Increasing sample size seriously decreased the performance of OPTSIL in terms of both optimization success and time efficiency (Fig. 5., Fig. 6.). With 50 points, median MSW was near 0.6, than it dropped to 0.24 at 100 points. Surprisingly, with 200 and 500 points the median MSW was below 0 which means very high number of misclassified objects in the final solution. Notably, MSW varied very broadly at all sample sizes with OPTSIL. With REMOS1 median MSW was near 0.7 in all cases with minimal variation. REMOS2 produced somewhat lower MSW medians (between 0.6 and 0.7) and higher variation. Runtimes increased with sample size in case of all three methods but, again, they differed regarding the slope of this relationship and the range of runtimes. OPTSIL reached the final solutions within 1 s with 50 points; however, with 500 points it needed approximately 1000 s. REMOS1 was approximately 10 times faster: with 50 points it performed similarly but with the largest sample it took approximately 100 s. The fastest was REMOS2 which reached final solutions within 0.1 s with the smallest sample and approximately 1 s with the largest.

## Discussion

All of our tests showed that REMOS algorithms are equivalent or, more often, superior to OPTSIL both in terms of optimization and time efficiency. The very high runtime demand of OPTSIL is mentioned by Roberts (2015). In terms of optimization efficiency, OPTSIL performed better than REMOS algorithms in only one case: with the Grassland data set and two clusters. The low MSWs obtained by OPTSIL are surprising given that OPTSIL directly optimizes on this criterion, while REMOS algorithms do not. As Roberts (2015) stated, OPTSIL optimization always flows towards the steepest decline in MSW. As a consequence, OPTSIL can easily converge into a local optimum and cannot proceed towards a farther optimum. Thus, if initiated from different classifications of the same data set, OPTSIL solutions can vary considerably.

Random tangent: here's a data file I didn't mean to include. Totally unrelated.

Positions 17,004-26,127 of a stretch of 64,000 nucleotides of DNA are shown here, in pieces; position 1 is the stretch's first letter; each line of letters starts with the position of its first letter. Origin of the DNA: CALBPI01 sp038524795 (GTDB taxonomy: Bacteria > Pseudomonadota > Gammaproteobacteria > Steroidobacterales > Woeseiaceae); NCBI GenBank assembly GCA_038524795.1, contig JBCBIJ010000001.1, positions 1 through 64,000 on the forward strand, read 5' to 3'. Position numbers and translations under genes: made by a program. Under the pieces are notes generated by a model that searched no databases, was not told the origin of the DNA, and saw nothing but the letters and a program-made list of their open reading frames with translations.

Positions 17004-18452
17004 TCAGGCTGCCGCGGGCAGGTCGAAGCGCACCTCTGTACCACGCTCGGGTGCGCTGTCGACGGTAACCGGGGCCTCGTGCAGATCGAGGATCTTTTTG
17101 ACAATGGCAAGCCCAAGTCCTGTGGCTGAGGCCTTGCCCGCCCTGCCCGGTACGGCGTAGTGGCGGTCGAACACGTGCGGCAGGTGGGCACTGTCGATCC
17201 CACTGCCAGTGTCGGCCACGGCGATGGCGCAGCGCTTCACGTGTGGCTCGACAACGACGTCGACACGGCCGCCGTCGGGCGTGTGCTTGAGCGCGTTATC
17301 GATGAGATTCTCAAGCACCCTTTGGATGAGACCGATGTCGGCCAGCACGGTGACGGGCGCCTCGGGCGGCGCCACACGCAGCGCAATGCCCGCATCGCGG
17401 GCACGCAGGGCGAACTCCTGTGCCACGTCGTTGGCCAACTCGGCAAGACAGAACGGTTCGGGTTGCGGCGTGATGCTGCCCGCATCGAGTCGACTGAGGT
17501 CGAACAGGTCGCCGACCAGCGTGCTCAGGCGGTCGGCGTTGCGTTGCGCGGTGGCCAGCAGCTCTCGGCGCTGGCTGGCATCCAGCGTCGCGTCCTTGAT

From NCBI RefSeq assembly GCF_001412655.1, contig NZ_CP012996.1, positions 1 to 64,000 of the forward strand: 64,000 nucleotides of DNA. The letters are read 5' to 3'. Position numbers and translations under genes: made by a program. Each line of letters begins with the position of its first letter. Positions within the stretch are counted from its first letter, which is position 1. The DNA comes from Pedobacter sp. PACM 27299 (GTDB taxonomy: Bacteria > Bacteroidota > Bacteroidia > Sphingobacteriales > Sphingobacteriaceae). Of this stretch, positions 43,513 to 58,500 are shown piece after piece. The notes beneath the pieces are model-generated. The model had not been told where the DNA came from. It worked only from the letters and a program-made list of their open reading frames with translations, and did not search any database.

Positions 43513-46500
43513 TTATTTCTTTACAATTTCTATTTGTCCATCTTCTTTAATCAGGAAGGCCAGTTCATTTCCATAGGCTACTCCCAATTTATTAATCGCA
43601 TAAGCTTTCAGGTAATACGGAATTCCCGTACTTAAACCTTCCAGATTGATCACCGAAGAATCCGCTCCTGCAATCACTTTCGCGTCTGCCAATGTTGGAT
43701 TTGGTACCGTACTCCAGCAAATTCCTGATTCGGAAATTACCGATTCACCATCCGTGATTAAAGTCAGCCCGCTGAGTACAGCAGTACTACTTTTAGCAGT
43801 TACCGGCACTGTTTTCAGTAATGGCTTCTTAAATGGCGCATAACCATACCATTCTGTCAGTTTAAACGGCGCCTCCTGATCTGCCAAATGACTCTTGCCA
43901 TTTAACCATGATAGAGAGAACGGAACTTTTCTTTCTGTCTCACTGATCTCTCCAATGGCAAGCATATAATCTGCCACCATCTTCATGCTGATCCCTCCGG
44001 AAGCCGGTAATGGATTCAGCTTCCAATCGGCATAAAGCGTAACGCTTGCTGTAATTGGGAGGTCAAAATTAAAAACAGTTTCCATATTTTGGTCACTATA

In contrast, REMOS algorithms do not directly optimize MSW but they minimize the number of objects which decrease MSW, thus they increase MSW indirectly. Our results show that this approach can lead to higher final MSW and faster optimization. Additionally, REMOS algorithms provided less variable final classifications in terms of MSW. REMOS1 performed the best in terms of optimization success, while REMOS2 was outstandingly fast. Hence, re-assigning the worst classified objects one-by-one, as it is done in REMOS1, seems an efficient way to find a high final MSW. Moderate time efficiency of REMOS1 can be its weakness in case of very large data sets, many clusters, and noisy initial classification. Despite its on-average lower final MSW values, REMOS2 might be a useful alternative in such cases, due to its short runtime. An important property of REMOS2 is that if there is a cluster in the initial classification which comprises only points with silhouette widths below the threshold (by default, below 0), all of them will be re-assigned to their neighbour cluster, respectively, thus the number of clusters can be lower in the optimized classification than in the initial one. This is advantageous when the optimal number of clusters is not known. In such a case, a classification with more clusters than expected as optimal should be used for initiating REMOS2, which is able cancel weakly defined clusters during the optimization.

## Conclusions

We present REMOS1 and REMOS2 as new reallocation methods for the optimization of classifications. Both methods performed better than the recently introduced OPTSIL, both in optimization efficiency and runtime. REMOS1 reached higher final mean silhouette widths, while REMOS2 were superior regarding computation time.

## Abbreviations

- MSW
- mean silhouette width
- PAM
- partitioning around medoids